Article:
Perhaps there are reasons for optimism, if you push all this aside. Maybe every student is now immediately launched into that third category: The rudiments of writing will be considered a given, and every student will have direct access to the finer aspects of the enterprise. Whatever is inimitable within them can be made conspicuous, freed from the troublesome mechanics of comma splices, subject-verb disagreement, and dangling modifiers.
But again, the majority of students do not see writing as a worthwhile skill to cultivate—just like I, sitting with my coffee and book, rereading Moby-Dick, do not consider it worthwhile to learn, say, video editing. They have no interest in exploring nuance in tone and rhythm; they will forever roll their eyes at me when I try to communicate the subtle difference, when writing an appositive phrase, between using commas, parentheses, or (the connoisseur’s choice) the em dash.
Which is why I wonder if this may be the end of using writing as a benchmark for aptitude and intelligence. After all, what is a cover letter? Its primary purpose isn’t to communicate “I already know how to do this job” (because of course I don’t) but rather “I am competent and trustworthy and can clearly express to you why I would be a good candidate for this job.” What is a written exam? Its primary signal isn’t “I memorized a bunch of information” but rather “I can express that information clearly in writing.” Many teachers have reacted to ChatGPT by imagining how to give writing assignments now—maybe they should be written out by hand, or given only in class—but that seems to me shortsighted. The question isn’t “How will we get around this?” but rather “Is this still worth doing?”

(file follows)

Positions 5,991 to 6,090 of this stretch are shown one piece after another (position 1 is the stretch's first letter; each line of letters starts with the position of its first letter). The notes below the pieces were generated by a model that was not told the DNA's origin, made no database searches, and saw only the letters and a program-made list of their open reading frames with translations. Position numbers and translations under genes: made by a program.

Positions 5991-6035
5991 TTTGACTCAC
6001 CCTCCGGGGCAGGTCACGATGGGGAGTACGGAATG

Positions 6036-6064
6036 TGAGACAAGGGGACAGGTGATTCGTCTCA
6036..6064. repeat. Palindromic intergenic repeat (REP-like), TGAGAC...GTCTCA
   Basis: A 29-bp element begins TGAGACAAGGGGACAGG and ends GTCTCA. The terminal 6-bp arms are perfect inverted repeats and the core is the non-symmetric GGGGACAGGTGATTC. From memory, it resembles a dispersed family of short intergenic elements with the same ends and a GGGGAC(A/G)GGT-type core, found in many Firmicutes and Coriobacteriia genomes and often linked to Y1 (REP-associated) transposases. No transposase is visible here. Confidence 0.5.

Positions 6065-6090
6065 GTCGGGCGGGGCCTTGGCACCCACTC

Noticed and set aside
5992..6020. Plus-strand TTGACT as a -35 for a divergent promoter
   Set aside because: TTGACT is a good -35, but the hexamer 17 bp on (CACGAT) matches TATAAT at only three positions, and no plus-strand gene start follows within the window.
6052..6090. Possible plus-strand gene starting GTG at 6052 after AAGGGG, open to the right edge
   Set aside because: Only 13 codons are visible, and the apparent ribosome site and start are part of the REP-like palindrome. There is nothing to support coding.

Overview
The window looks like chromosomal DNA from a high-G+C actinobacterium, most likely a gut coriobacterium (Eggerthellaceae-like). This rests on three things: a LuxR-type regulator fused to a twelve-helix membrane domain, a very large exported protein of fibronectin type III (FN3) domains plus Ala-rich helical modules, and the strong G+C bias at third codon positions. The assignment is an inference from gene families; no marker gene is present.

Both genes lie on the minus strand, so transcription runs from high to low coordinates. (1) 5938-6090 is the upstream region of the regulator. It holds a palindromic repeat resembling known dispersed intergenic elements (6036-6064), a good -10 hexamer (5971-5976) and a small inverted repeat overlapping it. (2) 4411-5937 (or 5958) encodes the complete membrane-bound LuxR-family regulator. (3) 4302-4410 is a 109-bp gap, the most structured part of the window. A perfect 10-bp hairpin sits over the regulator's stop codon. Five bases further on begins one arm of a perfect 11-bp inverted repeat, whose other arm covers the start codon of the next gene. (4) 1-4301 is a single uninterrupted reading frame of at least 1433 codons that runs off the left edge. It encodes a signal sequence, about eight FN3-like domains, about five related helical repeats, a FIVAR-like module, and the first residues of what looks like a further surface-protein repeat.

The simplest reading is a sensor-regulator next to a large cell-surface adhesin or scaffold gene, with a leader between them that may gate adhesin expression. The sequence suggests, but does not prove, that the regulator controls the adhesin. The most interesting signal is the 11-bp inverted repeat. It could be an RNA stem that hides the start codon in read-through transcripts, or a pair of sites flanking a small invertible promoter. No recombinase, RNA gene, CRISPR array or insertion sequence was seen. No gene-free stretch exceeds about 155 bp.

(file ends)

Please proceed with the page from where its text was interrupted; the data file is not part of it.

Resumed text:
I believe my most essential tasks, as a teacher, are helping my students think critically, disagree respectfully, argue carefully and flexibly, and understand their mind and the world around them. Unconventional, improvisatory, expressive, meta-cognitive writing can be an extraordinary vehicle for those things. But if most contemporary writing pedagogy is necessarily focused on helping students master the basics, what happens when a computer can do it for us? Is this moment more like the invention of the calculator, saving me from the tedium of long division, or more like the invention of the player piano, robbing us of what can be communicated only through human emotion?
Maybe the moment when I felt most caught between these two thoughts was when I asked GPT a question from an exam I give in my Eastern-philosophy course, something I’ve never imagined a student could find outside assistance to answer: “Explain the Madhyamaka Buddhist idea that all phenomena lack inherent existence, using a funny, specific example.”
ChatGPT wrote back, as ever, instantly:
The Madhyamaka Buddhist idea that all phenomena lack inherent existence can be illustrated with a funny example: let’s say you have a pet hamster. You might think that your hamster has its own inherent existence, but in reality, your hamster is made up of many different elements such as its fur, its bones, its muscles, and its brain. None of these elements exist independently or inherently on their own, so your hamster itself does not have any inherent existence either. The same goes for all phenomena—everything is made up of various components that don’t have inherent existence, so nothing has any inherent existence either.
Everything is made up; it’s true. The essay as a literary form? Made up. Grammatical rules as markers of intelligence? Writing itself as a technology? Made up. Starting now, OpenAI is forcing us to ask foundational questions about whether any of those things are worth keeping around.